• Preparing Your Workplace for a Potential Swine Flu Pandemic: A Checklist for Employers
  • May 15, 2009
  • Law Firm: Duane Morris LLP - Philadelphia Office
  • As a result of the continued spread of the human swine flu across the United States, the U.S. Department of Health and Human Services declared a nationwide public health emergency on April 26, 2009. This does not mean that there is a pandemic. What it means is that warning signs indicate that a pandemic may develop. According to the World Health Organization, we are currently at phase 4 of the global influenza pandemic alert. Phase 4 is characterized by verified human-to-human transmission and signals the need for response and mitigation efforts.

    Consequently, employers may want to pay close attention to these developments and implement policies and procedures to protect their employees' health and well-being, while limiting the economic impact of a potential pandemic on the workplace. A key component to responsible planning is relying on credible information from public health authorities.

    Various resources are available to assist with planning for a potential pandemic:

    • For health and infection control information, visit the Centers for Disease Control and Prevention (CDC) website at www.cdc.gov/swineflu, which includes practical information and links to other valuable sites.
    • For useful suggestions on preparing the workplace for a pandemic, visit the U.S. Department of Labor site at www.osha.gov/Publications/OSHA3327pandemic.pdf.
    • For information about travel health warnings, visit the CDC website at wwwn.cdc.gov/travel/contentSwineFluMexico.aspx.

    Here are a few steps that employers may want to explore to make the workplace better equipped to deal with this potential health crisis. By planning now, employers are likely to minimize the risk of panic or loss of life later:

    • Consult with appropriate health experts and provide employees with educational materials about the human swine flu virus.
    • Encourage employees to seek medical assistance at the earliest sign of illness.
    • Encourage employees to refrain from all nonessential travel to certain affected areas, as advised by the CDC.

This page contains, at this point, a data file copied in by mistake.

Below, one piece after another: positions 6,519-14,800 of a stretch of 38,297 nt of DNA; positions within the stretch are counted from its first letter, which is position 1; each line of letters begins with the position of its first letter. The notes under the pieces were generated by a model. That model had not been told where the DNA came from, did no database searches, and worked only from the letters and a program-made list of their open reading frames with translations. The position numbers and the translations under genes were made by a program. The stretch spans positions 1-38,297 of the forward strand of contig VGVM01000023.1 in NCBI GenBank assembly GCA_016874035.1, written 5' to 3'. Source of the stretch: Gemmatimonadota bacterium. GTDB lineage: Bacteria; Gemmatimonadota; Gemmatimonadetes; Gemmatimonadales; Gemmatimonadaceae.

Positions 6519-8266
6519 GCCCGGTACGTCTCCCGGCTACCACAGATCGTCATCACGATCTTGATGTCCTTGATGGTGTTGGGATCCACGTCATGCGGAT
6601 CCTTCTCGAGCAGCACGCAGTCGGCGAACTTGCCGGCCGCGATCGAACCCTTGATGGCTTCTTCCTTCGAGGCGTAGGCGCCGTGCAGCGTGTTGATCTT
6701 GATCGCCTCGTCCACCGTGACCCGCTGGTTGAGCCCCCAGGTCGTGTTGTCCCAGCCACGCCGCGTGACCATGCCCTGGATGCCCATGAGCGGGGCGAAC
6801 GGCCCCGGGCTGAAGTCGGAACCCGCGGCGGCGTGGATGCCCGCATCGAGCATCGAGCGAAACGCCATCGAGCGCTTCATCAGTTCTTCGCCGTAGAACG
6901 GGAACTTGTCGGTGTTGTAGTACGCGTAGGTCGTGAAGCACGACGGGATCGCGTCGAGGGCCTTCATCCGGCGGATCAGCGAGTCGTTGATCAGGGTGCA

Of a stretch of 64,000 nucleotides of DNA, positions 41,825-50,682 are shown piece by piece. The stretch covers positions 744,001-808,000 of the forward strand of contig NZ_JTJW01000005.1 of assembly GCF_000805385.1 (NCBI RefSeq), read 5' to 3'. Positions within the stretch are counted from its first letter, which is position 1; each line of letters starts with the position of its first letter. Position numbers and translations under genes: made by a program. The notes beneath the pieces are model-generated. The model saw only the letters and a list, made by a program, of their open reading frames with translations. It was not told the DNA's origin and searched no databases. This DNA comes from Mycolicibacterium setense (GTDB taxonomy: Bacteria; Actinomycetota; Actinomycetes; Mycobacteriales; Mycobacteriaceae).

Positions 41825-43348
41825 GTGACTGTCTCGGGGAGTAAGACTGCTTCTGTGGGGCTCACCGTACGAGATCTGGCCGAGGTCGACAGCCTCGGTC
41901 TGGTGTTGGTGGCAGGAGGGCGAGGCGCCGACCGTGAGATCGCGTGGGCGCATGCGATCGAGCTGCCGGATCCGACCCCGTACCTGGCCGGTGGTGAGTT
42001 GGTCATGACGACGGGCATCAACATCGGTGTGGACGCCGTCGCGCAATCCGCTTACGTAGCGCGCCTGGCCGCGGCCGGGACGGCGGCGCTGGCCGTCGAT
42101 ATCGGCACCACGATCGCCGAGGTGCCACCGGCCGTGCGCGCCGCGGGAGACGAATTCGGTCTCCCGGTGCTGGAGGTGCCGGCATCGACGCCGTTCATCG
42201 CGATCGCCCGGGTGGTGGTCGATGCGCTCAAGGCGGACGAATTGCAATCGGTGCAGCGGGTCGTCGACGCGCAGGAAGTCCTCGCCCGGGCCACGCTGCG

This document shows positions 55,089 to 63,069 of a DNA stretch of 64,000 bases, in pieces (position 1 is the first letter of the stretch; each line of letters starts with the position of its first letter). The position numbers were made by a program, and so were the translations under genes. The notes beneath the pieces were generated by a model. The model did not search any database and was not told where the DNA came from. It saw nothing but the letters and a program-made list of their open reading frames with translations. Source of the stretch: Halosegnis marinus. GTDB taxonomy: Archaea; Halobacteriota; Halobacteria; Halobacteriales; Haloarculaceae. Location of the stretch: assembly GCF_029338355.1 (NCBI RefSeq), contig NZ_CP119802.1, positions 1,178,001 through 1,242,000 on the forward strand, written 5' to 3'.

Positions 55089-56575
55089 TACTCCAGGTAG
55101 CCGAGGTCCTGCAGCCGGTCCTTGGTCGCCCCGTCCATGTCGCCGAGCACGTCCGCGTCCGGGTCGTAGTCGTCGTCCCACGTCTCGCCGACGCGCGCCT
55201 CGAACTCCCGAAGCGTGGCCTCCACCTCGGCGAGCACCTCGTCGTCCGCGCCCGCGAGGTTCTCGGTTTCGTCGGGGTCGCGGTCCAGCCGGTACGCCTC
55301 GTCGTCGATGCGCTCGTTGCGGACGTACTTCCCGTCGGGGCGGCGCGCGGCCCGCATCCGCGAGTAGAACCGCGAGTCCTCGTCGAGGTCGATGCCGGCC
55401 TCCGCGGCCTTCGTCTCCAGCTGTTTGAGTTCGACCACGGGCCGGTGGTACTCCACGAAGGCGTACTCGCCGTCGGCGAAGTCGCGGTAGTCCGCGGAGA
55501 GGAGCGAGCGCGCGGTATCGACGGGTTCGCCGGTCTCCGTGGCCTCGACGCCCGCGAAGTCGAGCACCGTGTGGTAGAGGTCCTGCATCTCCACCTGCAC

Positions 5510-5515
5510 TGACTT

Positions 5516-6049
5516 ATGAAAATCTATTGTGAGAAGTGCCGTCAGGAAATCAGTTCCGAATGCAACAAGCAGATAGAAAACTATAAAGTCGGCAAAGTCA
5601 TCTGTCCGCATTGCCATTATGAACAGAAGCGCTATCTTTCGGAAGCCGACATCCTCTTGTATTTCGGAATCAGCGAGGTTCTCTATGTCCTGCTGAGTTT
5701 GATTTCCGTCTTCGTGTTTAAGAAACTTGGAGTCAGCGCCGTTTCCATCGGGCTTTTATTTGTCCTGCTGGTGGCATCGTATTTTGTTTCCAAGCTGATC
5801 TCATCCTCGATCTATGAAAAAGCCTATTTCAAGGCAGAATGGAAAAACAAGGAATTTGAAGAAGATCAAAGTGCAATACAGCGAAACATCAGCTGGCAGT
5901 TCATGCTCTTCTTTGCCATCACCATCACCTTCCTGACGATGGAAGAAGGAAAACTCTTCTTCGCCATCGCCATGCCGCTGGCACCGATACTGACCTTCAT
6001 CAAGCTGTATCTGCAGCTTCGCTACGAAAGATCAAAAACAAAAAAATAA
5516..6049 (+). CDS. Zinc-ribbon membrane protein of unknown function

• Discourage employees who have or may have the swine flu from coming to work until they are medically cleared.
    • Equip the workplace with basic sanitation supplies, such as hand sanitizers and tissues, and ensure that all common areas are properly cleaned and disinfected, to minimize transition of the virus.
    • Determine now all opportunities for later telecommuting and develop a plan for whether, when and how to cancel all nonessential face-to-face meetings if a pandemic should develop.
    • Identify key employees and functions that are essential to your business and train other employees to perform these functions, so that these key employees and functions can endure, even with a potentially reduced workforce.
    • Appoint a point person for flu-related leave requests and create procedures that may enable employers to handle an increased number of leave requests.
    • Support employees who are out of work by reviewing and liberalizing leave policies, but recognize that what is done in this context may have precedent in other contexts.
    • Be mindful of obligations under various federal and state labor and employment laws, such as the Americans with Disabilities Act (ADA), the Family and Medical Leave Act (FMLA) and the Health Insurance Portability and Accountability Act (HIPAA); and do not deviate from previously established polices regarding medical testing and medical inquiries, unless this is done pursuant to dictates from public health authorities.

    At this time, facts—and not fears—must control, to ensure that crisis planning does not result in pandemonium.